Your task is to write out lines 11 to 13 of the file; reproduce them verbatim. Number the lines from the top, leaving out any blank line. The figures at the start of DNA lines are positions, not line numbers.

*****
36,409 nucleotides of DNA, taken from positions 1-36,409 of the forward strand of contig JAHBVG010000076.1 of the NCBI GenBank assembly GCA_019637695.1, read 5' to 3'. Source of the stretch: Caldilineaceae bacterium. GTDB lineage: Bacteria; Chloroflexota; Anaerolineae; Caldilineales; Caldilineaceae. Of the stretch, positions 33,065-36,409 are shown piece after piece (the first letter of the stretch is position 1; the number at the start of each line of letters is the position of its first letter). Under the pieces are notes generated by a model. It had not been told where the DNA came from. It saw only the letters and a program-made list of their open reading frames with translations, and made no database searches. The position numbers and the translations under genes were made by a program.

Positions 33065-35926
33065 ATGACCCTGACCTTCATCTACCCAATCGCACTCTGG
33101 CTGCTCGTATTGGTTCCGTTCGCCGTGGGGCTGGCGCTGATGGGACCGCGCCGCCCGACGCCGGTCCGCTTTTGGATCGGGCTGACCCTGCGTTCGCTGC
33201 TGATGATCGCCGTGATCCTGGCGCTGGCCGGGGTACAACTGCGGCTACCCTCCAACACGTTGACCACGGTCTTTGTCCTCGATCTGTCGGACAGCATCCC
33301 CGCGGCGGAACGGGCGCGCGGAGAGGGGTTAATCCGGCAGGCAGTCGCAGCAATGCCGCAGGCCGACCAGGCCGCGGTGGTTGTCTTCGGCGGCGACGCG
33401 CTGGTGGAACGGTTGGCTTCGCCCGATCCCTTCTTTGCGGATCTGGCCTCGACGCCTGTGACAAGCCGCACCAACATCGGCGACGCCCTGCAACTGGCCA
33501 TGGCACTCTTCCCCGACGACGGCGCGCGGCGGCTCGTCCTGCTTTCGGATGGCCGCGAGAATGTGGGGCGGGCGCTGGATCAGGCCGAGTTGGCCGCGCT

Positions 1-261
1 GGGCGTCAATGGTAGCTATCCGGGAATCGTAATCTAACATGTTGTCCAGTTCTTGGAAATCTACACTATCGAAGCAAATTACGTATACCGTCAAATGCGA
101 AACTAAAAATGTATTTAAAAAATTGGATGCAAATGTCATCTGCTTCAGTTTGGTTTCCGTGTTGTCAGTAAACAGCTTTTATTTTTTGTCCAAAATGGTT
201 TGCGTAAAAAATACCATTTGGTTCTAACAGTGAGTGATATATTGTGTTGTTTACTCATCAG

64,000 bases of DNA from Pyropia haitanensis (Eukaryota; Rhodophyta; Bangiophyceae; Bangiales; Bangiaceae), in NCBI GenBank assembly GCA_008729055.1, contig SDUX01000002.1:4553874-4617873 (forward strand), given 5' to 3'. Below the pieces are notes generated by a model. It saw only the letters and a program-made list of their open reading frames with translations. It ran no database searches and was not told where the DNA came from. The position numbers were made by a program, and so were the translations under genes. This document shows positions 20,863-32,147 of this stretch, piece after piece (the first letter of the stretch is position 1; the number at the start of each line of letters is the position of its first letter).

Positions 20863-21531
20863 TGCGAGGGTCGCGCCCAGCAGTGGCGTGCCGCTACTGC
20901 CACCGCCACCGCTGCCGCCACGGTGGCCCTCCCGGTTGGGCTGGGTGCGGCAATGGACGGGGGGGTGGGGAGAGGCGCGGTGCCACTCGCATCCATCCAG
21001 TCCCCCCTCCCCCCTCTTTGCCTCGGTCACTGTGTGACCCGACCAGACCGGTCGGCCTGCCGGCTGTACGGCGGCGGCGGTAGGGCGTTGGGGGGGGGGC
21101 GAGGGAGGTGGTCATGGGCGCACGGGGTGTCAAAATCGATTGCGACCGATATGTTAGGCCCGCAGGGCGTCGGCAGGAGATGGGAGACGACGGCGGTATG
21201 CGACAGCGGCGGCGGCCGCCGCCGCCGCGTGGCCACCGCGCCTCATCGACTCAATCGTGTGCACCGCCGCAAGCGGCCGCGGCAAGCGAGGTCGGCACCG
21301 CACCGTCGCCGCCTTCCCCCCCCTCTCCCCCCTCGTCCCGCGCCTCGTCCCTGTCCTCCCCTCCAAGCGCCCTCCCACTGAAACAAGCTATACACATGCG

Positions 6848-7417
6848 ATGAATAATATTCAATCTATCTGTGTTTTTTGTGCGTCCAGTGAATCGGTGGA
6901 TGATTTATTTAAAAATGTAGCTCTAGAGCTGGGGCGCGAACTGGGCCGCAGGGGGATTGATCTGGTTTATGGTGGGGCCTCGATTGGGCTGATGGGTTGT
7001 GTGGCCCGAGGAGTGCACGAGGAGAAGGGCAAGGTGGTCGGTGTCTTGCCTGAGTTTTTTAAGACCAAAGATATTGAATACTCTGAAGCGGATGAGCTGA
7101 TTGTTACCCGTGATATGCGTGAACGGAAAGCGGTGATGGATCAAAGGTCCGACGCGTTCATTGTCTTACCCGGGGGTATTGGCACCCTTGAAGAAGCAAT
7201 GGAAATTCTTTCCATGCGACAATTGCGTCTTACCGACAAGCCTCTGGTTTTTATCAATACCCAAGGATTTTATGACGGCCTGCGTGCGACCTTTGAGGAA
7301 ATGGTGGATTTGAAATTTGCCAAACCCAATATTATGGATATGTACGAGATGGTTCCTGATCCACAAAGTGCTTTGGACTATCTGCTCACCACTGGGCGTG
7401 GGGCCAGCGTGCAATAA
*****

101 AACTAAAAATGTATTTAAAAAATTGGATGCAAATGTCATCTGCTTCAGTTTGGTTTCCGTGTTGTCAGTAAACAGCTTTTATTTTTTGTCCAAAATGGTT
201 TGCGTAAAAAATACCATTTGGTTCTAACAGTGAGTGATATATTGTGTTGTTTACTCATCAG

64,000 bases of DNA from Pyropia haitanensis (Eukaryota; Rhodophyta; Bangiophyceae; Bangiales; Bangiaceae), in NCBI GenBank assembly GCA_008729055.1, contig SDUX01000002.1:4553874-4617873 (forward strand), given 5' to 3'. Below the pieces are notes generated by a model. It saw only the letters and a program-made list of their open reading frames with translations. It ran no database searches and was not told where the DNA came from. The position numbers were made by a program, and so were the translations under genes. This document shows positions 20,863-32,147 of this stretch, piece after piece (the first letter of the stretch is position 1; the number at the start of each line of letters is the position of its first letter).